Business leaders launch campaign to cap defamation awards at €75,000

Business leaders launch campaign to cap defamation awards at €75,000

April 12th, 2024

A CSNA and ISME delegation yesterday met with Minister of State at the Department of Justice, James Browne TD, as the Department prepares to publish the legislation amending the Defamation Act 2009.  Both of the business representative bodies have called on Minister Browne and the Government to introduce an immediate cap for serious defamation.

Government must introduce an immediate cap of €75,000 for serious defamation.  The time is now.

The Supreme Court has now confirmed that capping of damages is constitutional and that this is exclusively a matter for the Oireachtas.

As the level of damages recommended by the Supreme Court in Higgins -V- DAA is excessive, inconsistent with the Judicial Guidelines on serious injuries, and is almost certainly repugnant to Article 10 rights under the European Convention on Human Rights, the cap must be introduced.

On occasion, higher damages should be awarded, for instance where a plaintiff has lost their job as a result of a defamatory allegation; or where a business has had its reputation damaged as the result of a defamatory allegation (e.g. Dominion Voting Systems v. Fox News).  However, these instances should be dealt with on a “vouched” basis, similar to special damages in personal injuries cases. Awards of up to twice the vouched loss should be awardable by the Courts. This is consistent with legislative provisions under the Unfair Dismissals Act 1977.

The adoption of the anti-SLAPP Directive (which protects journalists and media outlets from aggressive litigation) by the EU Parliament, means that Ireland must introduce robust and meaningful protections for defendants, as well as significant penalties for offending plaintiffs. Compensation for defendants must be equivalent to three times the damages sought by the plaintiff, or the maximum jurisdiction of the Court in which the claim is brought, whichever is the greater. This level of award is consistent with legislative provisions under the Protected Disclosures Act 2014.

Neil McDonnell, CEO of ISME said: “Any reform to the Defamation Act without addressing legal costs will be almost meaningless. As we have previously advised the Department of Justice, the real power in defamation litigation is not the ability to exact damages from defendants, it is the ability to inflict large costs upon them, without any hope of recovery if the defendant wins. The Government must therefore introduce legislation giving effect to the minority report of the Review of the Administration of Civil Justice within the lifetime of the 33rd Dáil.



Vincent Jennings, CEO of the Convenience Stores & Newsagents Association (CSNA) said: “CSNA welcomes the proposed amendments to the Defamation Act that will prevent frivolous and vexatious claims against our members. Unless serious harm has been suffered by a customer there should never be opportunities for chancers to enrich themselves.  Asking for a receipt or proof of payment , or refusing to accept a particular payment type should never be considered “actionable””.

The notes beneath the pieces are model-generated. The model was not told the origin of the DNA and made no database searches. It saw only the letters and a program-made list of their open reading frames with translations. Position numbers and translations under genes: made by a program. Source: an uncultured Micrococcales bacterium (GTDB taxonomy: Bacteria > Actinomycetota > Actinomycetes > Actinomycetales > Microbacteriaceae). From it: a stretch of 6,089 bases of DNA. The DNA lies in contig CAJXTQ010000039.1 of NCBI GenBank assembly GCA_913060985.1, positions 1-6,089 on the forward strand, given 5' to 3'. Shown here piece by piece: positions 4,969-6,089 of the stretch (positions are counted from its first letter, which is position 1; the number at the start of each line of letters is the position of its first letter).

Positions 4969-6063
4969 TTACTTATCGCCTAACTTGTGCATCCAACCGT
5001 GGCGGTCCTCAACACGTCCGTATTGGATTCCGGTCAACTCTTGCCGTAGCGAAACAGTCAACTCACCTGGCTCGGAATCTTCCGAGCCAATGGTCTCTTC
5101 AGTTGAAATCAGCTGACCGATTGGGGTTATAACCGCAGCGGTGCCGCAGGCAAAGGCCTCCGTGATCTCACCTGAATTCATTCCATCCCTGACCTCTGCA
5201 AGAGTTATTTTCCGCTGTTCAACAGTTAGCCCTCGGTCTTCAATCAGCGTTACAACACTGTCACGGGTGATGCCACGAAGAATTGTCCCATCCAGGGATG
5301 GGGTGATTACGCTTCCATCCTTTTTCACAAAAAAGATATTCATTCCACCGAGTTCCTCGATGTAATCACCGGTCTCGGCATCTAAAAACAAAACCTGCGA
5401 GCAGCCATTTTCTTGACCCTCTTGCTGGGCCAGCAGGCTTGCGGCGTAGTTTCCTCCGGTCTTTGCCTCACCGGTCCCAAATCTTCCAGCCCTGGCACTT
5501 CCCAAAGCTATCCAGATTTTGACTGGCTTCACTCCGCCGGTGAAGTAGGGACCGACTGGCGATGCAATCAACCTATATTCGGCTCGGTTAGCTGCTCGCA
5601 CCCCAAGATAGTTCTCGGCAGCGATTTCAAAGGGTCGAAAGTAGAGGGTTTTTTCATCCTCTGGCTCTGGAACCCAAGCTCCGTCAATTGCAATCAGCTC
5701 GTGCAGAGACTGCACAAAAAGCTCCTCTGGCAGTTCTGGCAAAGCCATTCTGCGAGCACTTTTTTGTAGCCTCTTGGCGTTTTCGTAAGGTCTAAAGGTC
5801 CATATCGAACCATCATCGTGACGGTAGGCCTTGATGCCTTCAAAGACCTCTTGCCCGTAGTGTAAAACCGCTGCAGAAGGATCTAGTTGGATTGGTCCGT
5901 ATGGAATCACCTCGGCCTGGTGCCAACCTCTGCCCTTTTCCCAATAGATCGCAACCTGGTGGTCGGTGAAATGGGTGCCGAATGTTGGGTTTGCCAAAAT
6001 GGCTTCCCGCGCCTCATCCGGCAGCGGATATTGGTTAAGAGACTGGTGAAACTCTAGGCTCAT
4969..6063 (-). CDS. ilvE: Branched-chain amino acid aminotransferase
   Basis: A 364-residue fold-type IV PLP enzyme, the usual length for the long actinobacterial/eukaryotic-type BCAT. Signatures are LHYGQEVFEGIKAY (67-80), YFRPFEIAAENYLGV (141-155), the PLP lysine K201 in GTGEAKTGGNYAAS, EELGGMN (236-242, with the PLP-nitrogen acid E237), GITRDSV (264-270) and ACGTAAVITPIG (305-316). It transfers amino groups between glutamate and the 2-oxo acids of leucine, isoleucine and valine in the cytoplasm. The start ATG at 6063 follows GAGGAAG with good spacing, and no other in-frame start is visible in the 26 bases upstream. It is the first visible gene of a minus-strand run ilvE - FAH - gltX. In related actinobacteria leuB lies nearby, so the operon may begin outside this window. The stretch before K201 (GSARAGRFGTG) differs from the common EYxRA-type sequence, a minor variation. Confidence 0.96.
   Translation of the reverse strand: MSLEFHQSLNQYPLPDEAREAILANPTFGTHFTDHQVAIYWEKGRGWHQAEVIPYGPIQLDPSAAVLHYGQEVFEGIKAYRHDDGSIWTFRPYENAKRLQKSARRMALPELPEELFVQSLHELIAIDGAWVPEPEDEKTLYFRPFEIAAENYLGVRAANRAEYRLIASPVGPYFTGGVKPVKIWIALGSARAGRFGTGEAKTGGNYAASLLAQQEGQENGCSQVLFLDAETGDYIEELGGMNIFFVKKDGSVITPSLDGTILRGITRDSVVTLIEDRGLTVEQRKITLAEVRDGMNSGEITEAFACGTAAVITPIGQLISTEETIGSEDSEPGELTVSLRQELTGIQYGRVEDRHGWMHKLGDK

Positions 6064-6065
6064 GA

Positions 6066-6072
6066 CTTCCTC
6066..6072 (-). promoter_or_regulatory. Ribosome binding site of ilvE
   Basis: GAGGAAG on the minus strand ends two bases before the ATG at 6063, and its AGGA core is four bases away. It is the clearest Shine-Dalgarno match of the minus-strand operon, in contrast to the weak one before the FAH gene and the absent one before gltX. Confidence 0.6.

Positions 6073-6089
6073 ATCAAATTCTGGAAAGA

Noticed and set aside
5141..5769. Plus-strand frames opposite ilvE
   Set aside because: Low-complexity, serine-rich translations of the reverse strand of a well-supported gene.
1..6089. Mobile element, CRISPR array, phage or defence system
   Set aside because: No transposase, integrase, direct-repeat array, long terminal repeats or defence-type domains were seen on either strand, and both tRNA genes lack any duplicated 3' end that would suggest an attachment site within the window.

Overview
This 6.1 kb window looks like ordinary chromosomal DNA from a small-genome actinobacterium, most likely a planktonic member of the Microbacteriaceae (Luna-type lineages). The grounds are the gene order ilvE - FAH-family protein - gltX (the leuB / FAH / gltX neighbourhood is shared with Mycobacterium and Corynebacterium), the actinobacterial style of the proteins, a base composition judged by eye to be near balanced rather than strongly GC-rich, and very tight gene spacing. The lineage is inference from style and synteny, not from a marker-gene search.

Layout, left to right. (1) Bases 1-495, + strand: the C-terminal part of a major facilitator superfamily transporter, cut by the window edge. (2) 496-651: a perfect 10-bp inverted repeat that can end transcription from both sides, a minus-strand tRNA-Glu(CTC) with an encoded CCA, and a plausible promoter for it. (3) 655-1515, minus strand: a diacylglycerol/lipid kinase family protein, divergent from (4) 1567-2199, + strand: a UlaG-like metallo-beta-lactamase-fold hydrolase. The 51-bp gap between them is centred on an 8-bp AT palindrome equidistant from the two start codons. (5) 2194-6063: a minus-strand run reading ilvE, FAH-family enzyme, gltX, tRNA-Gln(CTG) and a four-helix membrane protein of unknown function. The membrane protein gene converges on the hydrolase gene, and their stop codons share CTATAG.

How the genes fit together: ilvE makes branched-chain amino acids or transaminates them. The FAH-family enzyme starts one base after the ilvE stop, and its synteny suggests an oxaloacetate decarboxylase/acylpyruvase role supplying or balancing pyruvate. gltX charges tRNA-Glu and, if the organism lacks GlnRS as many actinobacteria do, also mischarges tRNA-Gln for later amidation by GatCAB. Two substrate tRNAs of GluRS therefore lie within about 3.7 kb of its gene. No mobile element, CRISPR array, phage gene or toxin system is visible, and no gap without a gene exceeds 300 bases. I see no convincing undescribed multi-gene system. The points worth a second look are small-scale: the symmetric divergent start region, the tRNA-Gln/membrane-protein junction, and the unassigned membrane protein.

Stuart Lodge, CEO of retail security company Lodge Service International said: “Over the past fifteen years the situation, in regard to the litigation in Ireland, has become progressively worse and has now deteriorated to an extent that we are seriously questioning whether it is still viable to conduct business here. We also believe that we are not alone; and this claims culture is deterring other suppliers and investors from doing business in Ireland.”

Due to a concerning increase in the use and abuse of “analogous proceedings” such as complaints under the Equal Status Acts, 2000 – 2015, ISME and CSNA are seeking the extension of anti-SLAPP protections to proceedings brought in the Workplace Relations Commission (WRC). Furthermore, we believe that plaintiffs under the Equal Status Acts, 2000 – 2015 should be required to lodge a deposit of €500 with the WRC before it hears a complaint under this Act.

Despite the fact that complaints about lawyers to the Legal Services Regulatory Authority enjoy absolute privilege under the Legal Services Regulatory Act 2015, this has not stopped some lawyers threatening defamation proceedings, and having complaints withdrawn as a result. Therefore, the anti-SLAPP provisions in the reform bill must be explicitly extended to protect complainants to the Legal Services Regulatory Authority (LSRA).

it was brought to Minister Browne’s attention that legal costs in relation to defamation cases are out of control, and he was specifically asked to fix costs for these type of cases when reviewing the legislation.

In relation to retail, it is proposed that retailers and sales staff should be able to question customers in relation to their purchases or activities in their stores without fear of actionable cases being taken against them.

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